Roping and Training with 17-time World Champion Brad Lund
Brad Lund is a professional horseman who’s made his mark at American Quarter Horse Association, National Reined Cow Horse Association and American Rope Horse Futurity Association events for years.

Brad Lund is a professional horseman who’s made his mark at American Quarter Horse Association, National Reined Cow Horse Association and American Rope Horse Futurity Association events for years. The 17-time World Champion has won three Superhorse titles. Lund also loves to rope, and competes at USTRC and World Series of Team Roping events. Lund, 52, operates Brad Lund Performance Horses out of La Cygne, Kansas, with his wife, Amy, and son, Garett. 

Q: Where is La Cygne, Kansas? 

A: It’s about 70 miles straight south of Kansas City, Kansas, and 200 miles northeast of Tulsa, Oklahoma. We’re way on the eastern side of Kansas.

Q: Where did you win all those world championships?

A: Most of them were won in the AQHA at the World Show. 

Q: More than one team roper has made mention of the fact that you have a knack for hitting it out of the park at horse sales with rope horses you’ve trained. True story?

A: We’ve been fortunate to do that a couple times. That doesn’t happen all the time to anyone, but every once in awhile it’s happened to us and we’re grateful. 

Q: What makes a great rope horse in your eyes?

A: The horses I’ve always done best with are the ones who’ve come up through the cow-horse program. They may not have made it as big-time cow horses, but they’re basically broke. They’ve had a lot of mental and physical pressure put on them already, so roping is easy for them. Compared to what they’re used to doing, roping is easier. And it’s fun for them. 

Read More: Raising the Bar: Rope Horse Programs 

Q: As busy as you stay training and showing, how often do you get away to enter roping jackpots?

A: I’ve gotten to go to a tick more ropings this year than normal, because a lot of the horse shows have been cancelled because of the coronavirus. Showing the horses is what I do for a living, so that’s my priority when it’s possible. But this year, with fewer shows—just like rodeo—it’s been a little slower. And because of all the cancelations, we don’t have to qualify for the World Show this year. That’s also freed me up to go to a few more ropings in 2020.

Q: Do you head or heel?

A: I head more than I heel.

Q: As a professional horse trainer, is it fair to presume that you ride better than you rope?

A: That’s an easy one. Yes. Something I’ve struggled with over the years is that I’m always so concerned about the horse that I don’t take time to focus on my roping. But good horsemanship is a big asset in roping. When people’s horsemanship gets better and the use of their left hand improves, they tend to win more roping. 

Read and Listen: 

Mid-Roping Horsemanship Fix with Tyler Wade

5 Flat Horsemanship Check-up—with Brad Barkemeyer 

Roping Lesson with Kolton Schmidt: Horsemanship Tips

Q: Have you always roped?

A: I started roping when I was 19. I’ve always wanted to train horses. I got a job out of high school starting 2-year-olds, and the people I worked for had rope horses, too. Everybody around there roped, so I wanted to try it, too.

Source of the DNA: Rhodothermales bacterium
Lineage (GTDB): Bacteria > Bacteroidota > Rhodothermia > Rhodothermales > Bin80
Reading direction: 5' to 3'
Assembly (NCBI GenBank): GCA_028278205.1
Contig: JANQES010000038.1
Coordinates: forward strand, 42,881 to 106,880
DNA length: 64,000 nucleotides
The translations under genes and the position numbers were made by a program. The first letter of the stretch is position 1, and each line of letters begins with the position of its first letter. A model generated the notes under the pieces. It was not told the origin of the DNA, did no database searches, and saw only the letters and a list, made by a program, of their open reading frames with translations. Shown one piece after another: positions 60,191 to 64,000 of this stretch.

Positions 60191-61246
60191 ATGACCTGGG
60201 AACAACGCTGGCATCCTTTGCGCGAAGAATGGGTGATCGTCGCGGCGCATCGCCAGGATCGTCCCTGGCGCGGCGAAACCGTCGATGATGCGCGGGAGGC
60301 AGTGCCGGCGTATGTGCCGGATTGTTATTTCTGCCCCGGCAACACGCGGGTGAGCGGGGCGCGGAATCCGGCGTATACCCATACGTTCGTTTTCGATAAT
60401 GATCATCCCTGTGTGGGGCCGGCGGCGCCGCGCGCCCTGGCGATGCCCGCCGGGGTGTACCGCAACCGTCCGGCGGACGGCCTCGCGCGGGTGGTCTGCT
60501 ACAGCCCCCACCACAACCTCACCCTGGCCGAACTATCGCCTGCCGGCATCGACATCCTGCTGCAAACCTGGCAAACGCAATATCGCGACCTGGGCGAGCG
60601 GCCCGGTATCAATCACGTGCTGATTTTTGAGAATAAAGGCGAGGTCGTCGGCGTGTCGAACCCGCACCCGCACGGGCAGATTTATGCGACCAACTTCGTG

Q: You have a connection with three-time Wrangler National Finals Rodeo heeler Dakota Kirchenschlager, right?

A: Yes, now that he’s showing horses, I help Dakota with his horsemanship, and he helps me with my roping. We also help each other with the mental game. We’ve become very good friends.

Read More: The Rundown with Dakota Kirchenschlager

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Q: Brad Lund Performance Horses involves your whole family, huh?

A: Yes, Amy helps saddle and unsaddle, takes care of the house and handles all the book work for our business. Garett has a leather shop, Lundy’s Leather, here and makes breast collars, headstalls, belts and wallets. My mom and dad, Ray and Julie Lundy, live on our place, too. You never know what’s going to happen at our house. We always have a lot of people coming and going. We ride and rope all day every day, and at the end of the day I like to work on my steer roping a little bit just for myself. 

Q: Do you specialize in certain horsemanship disciplines?

A: We’ve started a lot of 2-year-olds this year, and I’m getting three horses ready for the Snaffle Bit Futurity this fall. The Snaffle Bit includes three events—cutting, reined work (a.k.a. dry work) and going down the fence, and roping. So we do all of it every day. 


Q: Do you love it all?

A: I like the fence work a lot. I’m learning a lot about the cutting now, too. I also have a horse entered in the NCHA (National Cow Horse Association) Futurity in Fort Worth in November for the first time. I want to be a well-rounded horseman and cowboy. 

Q: How active are you in the rope horse futurities, and do you see them bolstering the already booming team roping industry?

A: I’ve been to every rope horse futurity so far. I think they’re a very good avenue to bring up young horses, so they can evolve on a competition stage. The better ones will go on and make rodeo horses or gentleman-type jackpot horses. And the futurities are a good way to generate more interest in young rope horses, which is great for everyone. It’s hard to take a 4- or 5-year-old to big ropings. When you have a lot of money up, you want to ride your best horse. The futurities give young horses a ladder to climb, and do nothing but make them better. (Lund finished second and sixth in the heading at the 2019 American Rope Horse Futurity in Fort Worth last October.)

Q: Is roping fun for you?

A: I’m a very competitive guy. I played football and wrestled as a kid. I don’t like to lose at anything. So I keep trying to learn more about roping that’ll help me get better at it. I work at my roping every day. I love it. 

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